Dr. Abigail Clarke-Sather, Assistant Professor at University of Minnesota Duluth’s Mechanical and Industrial Engineering department, is working with Electrical Engineering undergraduate student (’23) Angela Martini on using stitched sensors to monitor human body comfort and function of garments in space. Conductive thread sewn onto a textile using a cover stitch machine like the edge sewn to make the bottom hem of a t-shirt. This simple, flexible wearable stitch sensor is being tested for applicability to measuring pressure on the body and breathing rate in space and during human spacewalk. This research is an extension of Dr. Clarke-Sather’s work with Mechanical Engineering graduate student (’20) Michael Weber on sensor enabled garments for children with autism  and for mothers and infants in the neonatal intensive care unit . Ms. Martini is researching both signal drift in conductive thread stitched sensors due to material and electrical changes and the applicability and reliability of stitched sensors for measuring human vital signs in space.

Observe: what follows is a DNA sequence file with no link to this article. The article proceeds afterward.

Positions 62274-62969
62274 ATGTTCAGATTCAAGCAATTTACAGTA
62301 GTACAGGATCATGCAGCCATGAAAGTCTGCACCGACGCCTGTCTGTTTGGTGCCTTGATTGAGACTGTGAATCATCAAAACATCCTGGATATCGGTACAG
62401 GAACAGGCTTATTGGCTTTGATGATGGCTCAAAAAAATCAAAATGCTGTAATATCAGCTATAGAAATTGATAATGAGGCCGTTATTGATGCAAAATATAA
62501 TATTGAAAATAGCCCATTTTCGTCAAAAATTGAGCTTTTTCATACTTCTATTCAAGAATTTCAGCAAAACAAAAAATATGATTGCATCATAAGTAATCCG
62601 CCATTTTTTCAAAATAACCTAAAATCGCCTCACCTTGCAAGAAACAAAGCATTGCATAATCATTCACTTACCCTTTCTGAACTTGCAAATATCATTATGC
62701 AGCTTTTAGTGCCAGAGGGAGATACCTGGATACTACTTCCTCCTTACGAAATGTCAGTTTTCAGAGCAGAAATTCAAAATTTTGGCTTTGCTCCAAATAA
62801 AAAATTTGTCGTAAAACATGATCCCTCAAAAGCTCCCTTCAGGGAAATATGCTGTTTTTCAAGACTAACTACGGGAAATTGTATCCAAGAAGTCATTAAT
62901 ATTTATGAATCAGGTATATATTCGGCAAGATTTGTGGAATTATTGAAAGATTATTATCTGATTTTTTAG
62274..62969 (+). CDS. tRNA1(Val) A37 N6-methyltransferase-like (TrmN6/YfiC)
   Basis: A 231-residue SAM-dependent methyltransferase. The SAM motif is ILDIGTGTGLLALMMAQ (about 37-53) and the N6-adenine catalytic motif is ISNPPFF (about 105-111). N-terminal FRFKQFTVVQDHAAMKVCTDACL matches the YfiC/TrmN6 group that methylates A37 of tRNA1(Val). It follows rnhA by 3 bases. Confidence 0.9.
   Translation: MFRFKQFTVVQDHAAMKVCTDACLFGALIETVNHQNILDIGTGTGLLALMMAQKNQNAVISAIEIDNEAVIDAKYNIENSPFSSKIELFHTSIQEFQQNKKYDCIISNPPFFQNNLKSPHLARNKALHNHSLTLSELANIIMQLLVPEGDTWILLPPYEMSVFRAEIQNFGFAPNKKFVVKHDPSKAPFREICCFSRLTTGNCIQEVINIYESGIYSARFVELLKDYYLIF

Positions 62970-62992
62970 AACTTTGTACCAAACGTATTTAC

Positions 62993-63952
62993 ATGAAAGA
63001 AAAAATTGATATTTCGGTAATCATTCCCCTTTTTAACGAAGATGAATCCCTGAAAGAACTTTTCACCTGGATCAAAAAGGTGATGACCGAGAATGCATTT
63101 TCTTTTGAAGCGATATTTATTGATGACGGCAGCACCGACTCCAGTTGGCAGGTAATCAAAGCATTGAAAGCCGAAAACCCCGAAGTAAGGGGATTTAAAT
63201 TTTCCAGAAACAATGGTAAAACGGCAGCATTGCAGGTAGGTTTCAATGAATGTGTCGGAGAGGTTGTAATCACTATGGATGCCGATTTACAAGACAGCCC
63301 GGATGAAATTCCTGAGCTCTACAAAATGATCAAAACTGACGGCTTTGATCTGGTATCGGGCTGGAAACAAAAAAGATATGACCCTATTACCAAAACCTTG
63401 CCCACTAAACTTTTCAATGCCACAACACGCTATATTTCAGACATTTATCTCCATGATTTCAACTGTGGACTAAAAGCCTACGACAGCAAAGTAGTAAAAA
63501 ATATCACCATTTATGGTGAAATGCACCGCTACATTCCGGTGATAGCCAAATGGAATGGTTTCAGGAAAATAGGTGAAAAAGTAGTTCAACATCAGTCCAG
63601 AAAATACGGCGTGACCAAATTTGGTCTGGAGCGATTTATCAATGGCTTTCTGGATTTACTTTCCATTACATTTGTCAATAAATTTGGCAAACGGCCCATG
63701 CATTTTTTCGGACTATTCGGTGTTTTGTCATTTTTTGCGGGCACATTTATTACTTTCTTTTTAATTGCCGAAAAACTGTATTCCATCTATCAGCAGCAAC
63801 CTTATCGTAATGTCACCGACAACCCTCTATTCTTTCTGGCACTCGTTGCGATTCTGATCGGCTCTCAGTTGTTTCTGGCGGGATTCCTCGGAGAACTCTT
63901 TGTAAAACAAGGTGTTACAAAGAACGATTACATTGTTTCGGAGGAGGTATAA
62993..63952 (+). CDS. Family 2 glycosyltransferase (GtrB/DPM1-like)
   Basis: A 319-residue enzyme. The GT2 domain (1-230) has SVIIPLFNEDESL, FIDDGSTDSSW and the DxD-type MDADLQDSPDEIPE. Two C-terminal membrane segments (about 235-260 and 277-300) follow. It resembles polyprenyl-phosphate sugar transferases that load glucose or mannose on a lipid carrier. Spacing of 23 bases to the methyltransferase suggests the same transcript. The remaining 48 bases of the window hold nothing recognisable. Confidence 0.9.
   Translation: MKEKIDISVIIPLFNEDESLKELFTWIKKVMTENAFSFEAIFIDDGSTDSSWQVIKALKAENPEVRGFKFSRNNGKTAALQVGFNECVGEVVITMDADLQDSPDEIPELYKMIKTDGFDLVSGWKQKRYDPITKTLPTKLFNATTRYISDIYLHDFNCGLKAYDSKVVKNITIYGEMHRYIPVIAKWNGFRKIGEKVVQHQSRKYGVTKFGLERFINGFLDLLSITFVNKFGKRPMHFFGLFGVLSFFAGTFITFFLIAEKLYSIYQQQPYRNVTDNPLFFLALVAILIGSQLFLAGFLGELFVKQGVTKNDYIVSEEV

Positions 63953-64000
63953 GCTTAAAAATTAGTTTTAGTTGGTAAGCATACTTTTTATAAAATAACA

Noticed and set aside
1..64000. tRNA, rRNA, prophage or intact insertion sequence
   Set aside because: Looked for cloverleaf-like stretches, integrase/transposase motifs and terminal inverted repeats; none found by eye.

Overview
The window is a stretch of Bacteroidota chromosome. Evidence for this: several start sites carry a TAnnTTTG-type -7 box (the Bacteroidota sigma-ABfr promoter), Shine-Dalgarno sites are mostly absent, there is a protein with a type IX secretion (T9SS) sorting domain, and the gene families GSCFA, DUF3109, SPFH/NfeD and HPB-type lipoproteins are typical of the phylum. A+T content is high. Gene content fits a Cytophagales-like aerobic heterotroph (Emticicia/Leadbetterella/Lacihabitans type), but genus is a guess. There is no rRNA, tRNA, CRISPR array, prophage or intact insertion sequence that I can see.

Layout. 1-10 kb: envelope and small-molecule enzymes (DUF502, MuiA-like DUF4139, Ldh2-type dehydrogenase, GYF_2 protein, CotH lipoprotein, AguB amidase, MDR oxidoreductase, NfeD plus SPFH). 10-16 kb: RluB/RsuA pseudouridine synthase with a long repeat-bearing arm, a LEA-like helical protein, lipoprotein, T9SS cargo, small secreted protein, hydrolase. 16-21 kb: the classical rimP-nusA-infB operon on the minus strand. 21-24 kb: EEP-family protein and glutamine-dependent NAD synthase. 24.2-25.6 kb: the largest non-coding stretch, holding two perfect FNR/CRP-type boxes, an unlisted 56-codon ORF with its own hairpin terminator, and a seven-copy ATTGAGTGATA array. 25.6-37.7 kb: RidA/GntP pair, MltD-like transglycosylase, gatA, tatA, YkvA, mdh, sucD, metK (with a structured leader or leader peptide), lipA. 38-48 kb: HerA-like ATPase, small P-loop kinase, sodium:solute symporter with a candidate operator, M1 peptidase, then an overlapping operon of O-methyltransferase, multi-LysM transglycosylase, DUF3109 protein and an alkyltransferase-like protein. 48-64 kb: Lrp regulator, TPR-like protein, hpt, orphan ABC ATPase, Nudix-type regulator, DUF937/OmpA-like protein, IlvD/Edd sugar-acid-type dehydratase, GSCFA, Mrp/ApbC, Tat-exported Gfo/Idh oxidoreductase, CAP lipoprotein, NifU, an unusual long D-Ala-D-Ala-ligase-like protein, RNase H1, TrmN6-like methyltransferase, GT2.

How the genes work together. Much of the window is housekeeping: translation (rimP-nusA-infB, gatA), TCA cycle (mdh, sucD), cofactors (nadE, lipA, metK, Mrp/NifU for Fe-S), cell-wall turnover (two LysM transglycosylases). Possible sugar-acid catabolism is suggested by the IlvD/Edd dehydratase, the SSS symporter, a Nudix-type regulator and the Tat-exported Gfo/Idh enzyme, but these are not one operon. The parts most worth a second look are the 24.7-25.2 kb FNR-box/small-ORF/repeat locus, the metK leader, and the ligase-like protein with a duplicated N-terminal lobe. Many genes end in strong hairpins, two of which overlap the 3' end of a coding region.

M. Weber et al., “Development of a Pressure Measuring Garment to Understand How to Quantify Compression,” in Proceedings of the 2020 Design of Medical Devices Conference, Minneapolis, MN, USA, Apr. 2020, p. forthcoming.
 M. Weber and A. R. Clarke-Sather, “Proof of Concept: Pressure Sensor for Tracking of Infant-Mother Kangaroo Care Durations,” in Proceedings of the 2019 Design of Medical Devices Conference, Minneapolis, MN, USA, Apr. 2019, p. # DMD2019-3311.